It would certainly level the playing field between individual contributors and image mills.  "

« Reply #47 on: July 02, 2018, 00:43 »
0
Was looking on SS forum database going Back 3 years and found this Posted By a old friend.
 I would go for this in a heartbeat.
 Quote"I'm beginning to think that a limit on contributor accounts - 1,000 images and 1,000 clips - with each contributor forced to cull their own account if we wanted to upload new images, would be a better approach.  Say you've maxed out at 1,000 images and you have 20 you want to upload.  So find 20 images that have never sold, delete them, and upload new content.  The content would always be fresh, always changing, and it would limit the number of white 3D boxes, bowls of tapioca, thought bubbles, and word clouds (for example) someone could upload.  Or if someone only wanted a thousand similars in their port, they could corner the market on white 3D boxes. 

 

It would certainly level the playing field between individual contributors and image mills.  "
I used to think at a certain point the agencies would cull non selling and dated images but it seems to be all about being able to boast amount a huge number of images...which supposedly increases choice....however the effectiveness of "intelligent" search engines is hugely overrated so it just increases more of the same in search returns.

« Reply #48 on: July 02, 2018, 04:22 »
0
Was looking on SS forum database going Back 3 years and found this Posted By a old friend.
 I would go for this in a heartbeat.
 Quote"I'm beginning to think that a limit on contributor accounts - 1,000 images and 1,000 clips - with each contributor forced to cull their own account if we wanted to upload new images, would be a better approach.  Say you've maxed out at 1,000 images and you have 20 you want to upload.  So find 20 images that have never sold, delete them, and upload new content.  The content would always be fresh, always changing, and it would limit the number of white 3D boxes, bowls of tapioca, thought bubbles, and word clouds (for example) someone could upload.  Or if someone only wanted a thousand similars in their port, they could corner the market on white 3D boxes. 


It would certainly level the playing field between individual contributors and image mills.  "

Not a good idea as it would also level the playing field between rubbish content and good content.

A combination of the last two posts would be good. So culling anything that hasn't sold for three to four years (needs to be a few years to give seasonal images a good chance) plus a limit based on sales or even better sale through rate. Sale through rate would be the percentage of your portfolio that actually sells in a given period (say in the last 12 months). Now that would make people clear up their portfolio.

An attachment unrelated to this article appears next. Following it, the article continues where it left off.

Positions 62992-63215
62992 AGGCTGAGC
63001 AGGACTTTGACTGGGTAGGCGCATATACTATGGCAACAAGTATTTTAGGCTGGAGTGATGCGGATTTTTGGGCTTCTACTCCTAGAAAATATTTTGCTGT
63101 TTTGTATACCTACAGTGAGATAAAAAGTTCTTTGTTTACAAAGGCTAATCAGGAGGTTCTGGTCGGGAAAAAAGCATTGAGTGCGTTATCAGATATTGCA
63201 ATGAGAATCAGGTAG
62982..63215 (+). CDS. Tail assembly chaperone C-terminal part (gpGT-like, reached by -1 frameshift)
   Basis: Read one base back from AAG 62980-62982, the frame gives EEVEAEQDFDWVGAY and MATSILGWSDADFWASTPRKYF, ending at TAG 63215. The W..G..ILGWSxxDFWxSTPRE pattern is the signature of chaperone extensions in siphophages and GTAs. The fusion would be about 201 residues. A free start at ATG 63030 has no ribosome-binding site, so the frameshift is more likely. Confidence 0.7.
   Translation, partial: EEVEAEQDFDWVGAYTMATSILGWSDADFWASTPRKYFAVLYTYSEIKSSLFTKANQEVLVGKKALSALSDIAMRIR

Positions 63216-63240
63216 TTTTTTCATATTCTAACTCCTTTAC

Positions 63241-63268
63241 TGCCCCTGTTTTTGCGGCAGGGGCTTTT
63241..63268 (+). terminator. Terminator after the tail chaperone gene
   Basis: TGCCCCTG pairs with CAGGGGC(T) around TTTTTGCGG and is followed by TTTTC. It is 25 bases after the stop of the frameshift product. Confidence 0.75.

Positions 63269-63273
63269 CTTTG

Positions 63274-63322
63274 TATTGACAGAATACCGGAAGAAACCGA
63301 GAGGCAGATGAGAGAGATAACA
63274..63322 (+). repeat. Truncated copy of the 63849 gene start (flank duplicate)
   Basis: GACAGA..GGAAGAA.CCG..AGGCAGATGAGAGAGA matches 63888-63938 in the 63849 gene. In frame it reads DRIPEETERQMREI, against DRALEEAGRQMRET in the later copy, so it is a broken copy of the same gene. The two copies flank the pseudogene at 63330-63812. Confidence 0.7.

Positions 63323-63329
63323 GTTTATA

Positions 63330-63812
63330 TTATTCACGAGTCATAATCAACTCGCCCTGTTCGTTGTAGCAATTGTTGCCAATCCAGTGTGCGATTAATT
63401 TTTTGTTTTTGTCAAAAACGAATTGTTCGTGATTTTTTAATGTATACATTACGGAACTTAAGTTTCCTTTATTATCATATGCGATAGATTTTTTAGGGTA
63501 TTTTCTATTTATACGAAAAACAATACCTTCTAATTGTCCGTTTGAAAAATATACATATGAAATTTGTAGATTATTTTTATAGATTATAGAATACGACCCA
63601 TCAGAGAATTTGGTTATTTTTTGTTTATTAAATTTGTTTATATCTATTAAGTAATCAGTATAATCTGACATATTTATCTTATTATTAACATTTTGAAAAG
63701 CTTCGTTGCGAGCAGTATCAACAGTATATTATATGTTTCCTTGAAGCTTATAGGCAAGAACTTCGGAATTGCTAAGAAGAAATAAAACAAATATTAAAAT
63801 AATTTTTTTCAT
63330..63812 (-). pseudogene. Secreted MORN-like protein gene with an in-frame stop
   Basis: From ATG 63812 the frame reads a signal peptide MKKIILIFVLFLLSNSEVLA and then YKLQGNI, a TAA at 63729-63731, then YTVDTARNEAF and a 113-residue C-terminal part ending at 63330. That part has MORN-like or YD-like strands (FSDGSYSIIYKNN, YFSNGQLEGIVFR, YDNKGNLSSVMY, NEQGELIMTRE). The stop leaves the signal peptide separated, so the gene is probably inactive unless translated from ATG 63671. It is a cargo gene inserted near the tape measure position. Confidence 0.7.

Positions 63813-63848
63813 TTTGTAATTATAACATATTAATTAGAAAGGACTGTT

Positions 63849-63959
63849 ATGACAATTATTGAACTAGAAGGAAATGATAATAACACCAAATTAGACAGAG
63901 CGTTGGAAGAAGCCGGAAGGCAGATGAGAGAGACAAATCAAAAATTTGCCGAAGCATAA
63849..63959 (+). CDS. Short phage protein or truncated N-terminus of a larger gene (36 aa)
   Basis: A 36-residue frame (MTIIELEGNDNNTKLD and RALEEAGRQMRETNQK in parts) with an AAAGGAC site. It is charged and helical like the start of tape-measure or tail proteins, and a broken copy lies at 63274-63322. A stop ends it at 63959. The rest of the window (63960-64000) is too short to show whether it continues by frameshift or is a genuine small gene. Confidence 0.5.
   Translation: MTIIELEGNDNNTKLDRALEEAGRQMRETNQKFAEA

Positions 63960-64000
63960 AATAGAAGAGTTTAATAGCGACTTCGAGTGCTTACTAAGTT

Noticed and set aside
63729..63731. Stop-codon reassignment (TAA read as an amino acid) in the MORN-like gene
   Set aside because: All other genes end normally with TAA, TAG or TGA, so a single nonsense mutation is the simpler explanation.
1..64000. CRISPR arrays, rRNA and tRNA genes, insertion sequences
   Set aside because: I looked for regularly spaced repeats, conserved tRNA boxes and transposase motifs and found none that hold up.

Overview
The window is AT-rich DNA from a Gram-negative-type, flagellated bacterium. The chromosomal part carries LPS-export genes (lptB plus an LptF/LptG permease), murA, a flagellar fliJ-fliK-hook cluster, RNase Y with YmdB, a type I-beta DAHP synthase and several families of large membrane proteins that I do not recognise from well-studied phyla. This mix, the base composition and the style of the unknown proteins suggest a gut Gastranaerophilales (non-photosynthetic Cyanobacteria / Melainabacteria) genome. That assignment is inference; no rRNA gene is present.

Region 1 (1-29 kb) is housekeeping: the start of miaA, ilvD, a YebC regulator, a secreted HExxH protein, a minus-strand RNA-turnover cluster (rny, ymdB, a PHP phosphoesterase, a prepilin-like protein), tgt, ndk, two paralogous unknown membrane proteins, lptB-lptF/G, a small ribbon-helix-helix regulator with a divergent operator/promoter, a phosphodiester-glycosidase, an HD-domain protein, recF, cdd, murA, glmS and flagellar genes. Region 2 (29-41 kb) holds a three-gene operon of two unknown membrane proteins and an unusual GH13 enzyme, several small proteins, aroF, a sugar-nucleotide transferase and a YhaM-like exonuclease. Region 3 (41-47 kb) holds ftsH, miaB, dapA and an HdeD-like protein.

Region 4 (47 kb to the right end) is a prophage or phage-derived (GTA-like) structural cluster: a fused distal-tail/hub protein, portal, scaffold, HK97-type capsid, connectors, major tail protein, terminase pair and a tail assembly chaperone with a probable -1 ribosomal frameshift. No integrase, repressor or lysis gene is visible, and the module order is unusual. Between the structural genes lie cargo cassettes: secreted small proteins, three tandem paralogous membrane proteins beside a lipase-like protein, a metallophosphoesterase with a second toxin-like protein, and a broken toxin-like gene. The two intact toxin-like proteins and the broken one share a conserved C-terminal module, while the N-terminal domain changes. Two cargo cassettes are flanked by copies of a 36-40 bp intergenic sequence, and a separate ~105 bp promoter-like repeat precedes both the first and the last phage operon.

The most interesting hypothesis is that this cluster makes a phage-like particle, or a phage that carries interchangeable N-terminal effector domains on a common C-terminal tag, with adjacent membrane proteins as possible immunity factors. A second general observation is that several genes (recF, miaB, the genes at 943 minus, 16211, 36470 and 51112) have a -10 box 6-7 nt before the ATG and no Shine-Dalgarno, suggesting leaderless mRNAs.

Actually even simpler, your uploads freeze until your STR hits say 50%, then you can keep uploading as long as you stay above that. Easy peasy and solves all the problems in one step.

« Reply #49 on: July 02, 2018, 04:36 »
0
Was looking on SS forum database going Back 3 years and found this Posted By a old friend.
 I would go for this in a heartbeat.
 Quote"I'm beginning to think that a limit on contributor accounts - 1,000 images and 1,000 clips - with each contributor forced to cull their own account if we wanted to upload new images, would be a better approach.  Say you've maxed out at 1,000 images and you have 20 you want to upload.  So find 20 images that have never sold, delete them, and upload new content.  The content would always be fresh, always changing, and it would limit the number of white 3D boxes, bowls of tapioca, thought bubbles, and word clouds (for example) someone could upload.  Or if someone only wanted a thousand similars in their port, they could corner the market on white 3D boxes. 


It would certainly level the playing field between individual contributors and image mills.  "

Not a good idea as it would also level the playing field between rubbish content and good content.

A combination of the last two posts would be good. So culling anything that hasn't sold for three to four years (needs to be a few years to give seasonal images a good chance) plus a limit based on sales or even better sale through rate. Sale through rate would be the percentage of your portfolio that actually sells in a given period (say in the last 12 months). Now that would make people clear up their portfolio.

Actually even simpler, your uploads freeze until your STR hits say 50%, then you can keep uploading as long as you stay above that. Easy peasy and solves all the problems in one step.
I believe some sites do/did have an upload quota based on your success so would give everyone a chance to contribute still but the better your success rate  the more you can submit...not going to happen though ;-).